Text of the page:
For the non-condos and the condos that have fewer than 20 units, the quorum is dictated by the association’s bylaws, Bartell says.
If an owner can’t make it to the meeting, they may still be able to cast their vote, however. You may be able to do it by proxy, or some associations will conduct elections where a ballot is mailed to everyone, and there are no proxies used. The owner simply fills out the ballot and sends it back, and then doesn’t need to attend the meeting.
When you can’t attend the meeting, you can still find out everything that happened, and there are various ways of doing that. You can request minutes from the meeting to find out the motions, Sorgani says. Or, you can look for a newsletter which may highlight the key points of the meeting.
Some newer buildings—or those with high-tech board members—may even record the meeting so you can hear or see it over the Internet in real time or a few days after it’s concluded.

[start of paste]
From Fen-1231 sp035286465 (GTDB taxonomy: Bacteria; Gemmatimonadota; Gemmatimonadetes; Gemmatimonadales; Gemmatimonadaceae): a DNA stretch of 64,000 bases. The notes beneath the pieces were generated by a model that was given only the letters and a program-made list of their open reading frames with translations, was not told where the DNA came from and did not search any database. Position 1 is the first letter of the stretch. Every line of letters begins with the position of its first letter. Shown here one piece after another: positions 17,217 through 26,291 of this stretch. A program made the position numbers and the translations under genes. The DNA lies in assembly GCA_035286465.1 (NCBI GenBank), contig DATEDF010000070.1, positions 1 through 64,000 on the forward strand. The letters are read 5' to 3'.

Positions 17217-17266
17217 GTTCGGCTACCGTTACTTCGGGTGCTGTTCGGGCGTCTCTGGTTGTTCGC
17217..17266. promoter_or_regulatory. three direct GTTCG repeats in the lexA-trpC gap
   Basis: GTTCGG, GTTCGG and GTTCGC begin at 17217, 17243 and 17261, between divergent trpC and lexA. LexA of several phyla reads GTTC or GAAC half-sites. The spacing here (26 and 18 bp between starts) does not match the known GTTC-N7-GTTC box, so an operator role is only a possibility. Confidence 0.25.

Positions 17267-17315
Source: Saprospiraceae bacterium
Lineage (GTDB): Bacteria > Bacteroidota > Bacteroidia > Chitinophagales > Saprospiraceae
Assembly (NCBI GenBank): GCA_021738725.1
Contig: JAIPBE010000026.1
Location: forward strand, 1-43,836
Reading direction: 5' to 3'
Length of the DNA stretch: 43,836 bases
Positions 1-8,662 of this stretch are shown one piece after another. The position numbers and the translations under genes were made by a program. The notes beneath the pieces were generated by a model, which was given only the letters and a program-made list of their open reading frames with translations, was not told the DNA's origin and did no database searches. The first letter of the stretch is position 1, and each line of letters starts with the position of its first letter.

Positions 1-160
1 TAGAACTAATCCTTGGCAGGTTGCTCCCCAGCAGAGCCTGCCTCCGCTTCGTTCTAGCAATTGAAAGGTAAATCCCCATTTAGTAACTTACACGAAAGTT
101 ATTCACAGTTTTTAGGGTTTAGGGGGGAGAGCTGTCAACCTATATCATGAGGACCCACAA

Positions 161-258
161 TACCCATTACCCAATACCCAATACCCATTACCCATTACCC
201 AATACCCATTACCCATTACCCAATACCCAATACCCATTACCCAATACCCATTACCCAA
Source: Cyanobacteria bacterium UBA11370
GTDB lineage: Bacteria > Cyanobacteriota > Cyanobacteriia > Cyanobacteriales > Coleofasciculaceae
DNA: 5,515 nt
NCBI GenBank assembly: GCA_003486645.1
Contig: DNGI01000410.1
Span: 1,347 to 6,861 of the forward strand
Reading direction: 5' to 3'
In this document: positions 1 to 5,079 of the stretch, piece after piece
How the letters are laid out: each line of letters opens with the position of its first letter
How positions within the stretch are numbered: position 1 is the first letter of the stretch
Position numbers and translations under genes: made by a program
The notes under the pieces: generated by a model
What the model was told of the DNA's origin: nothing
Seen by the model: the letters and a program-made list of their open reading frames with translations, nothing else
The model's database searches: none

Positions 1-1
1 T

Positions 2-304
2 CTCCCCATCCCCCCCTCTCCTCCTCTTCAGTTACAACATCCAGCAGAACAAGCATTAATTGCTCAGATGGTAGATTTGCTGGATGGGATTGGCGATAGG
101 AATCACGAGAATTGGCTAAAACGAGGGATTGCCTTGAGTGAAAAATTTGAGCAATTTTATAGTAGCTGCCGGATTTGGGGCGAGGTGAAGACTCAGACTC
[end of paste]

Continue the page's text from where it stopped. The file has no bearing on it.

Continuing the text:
You may also make a request in writing to the board to get a copy of the minutes, which they’re required to share.
In those minutes, owners can expect to see the results of the mandated election. But they meeting may cover more than the elections.
Since the annual meeting is the time when the majority of the building is gathered together, it’s also the perfect time to discuss big issues. The financial status of the association may be on the agenda, as well as an overview of the major projects accomplished that year and planned for the following year, Sorgani says.
There may be a roll over provision for excess funds in the operating budget for the next year, and there should be a time reserved at the end of the meeting for questions and answers.
If there are any new association vendors—landscapers, pools, hall cleaners, painters, etc.—this could be a good time to have them meet the buildings and introduce them during the open-floor time for a Q&A, Sorgani says.
Typically, a building will take advantage of the annual meeting, and use it for a state of the building and state of the finances address, Pearlstein says.
And while the meeting may be long, and will probably cover various issues, it’s rarely disorganized because the annual meeting follows an agenda similar to a modified Robert’s Rules of Order.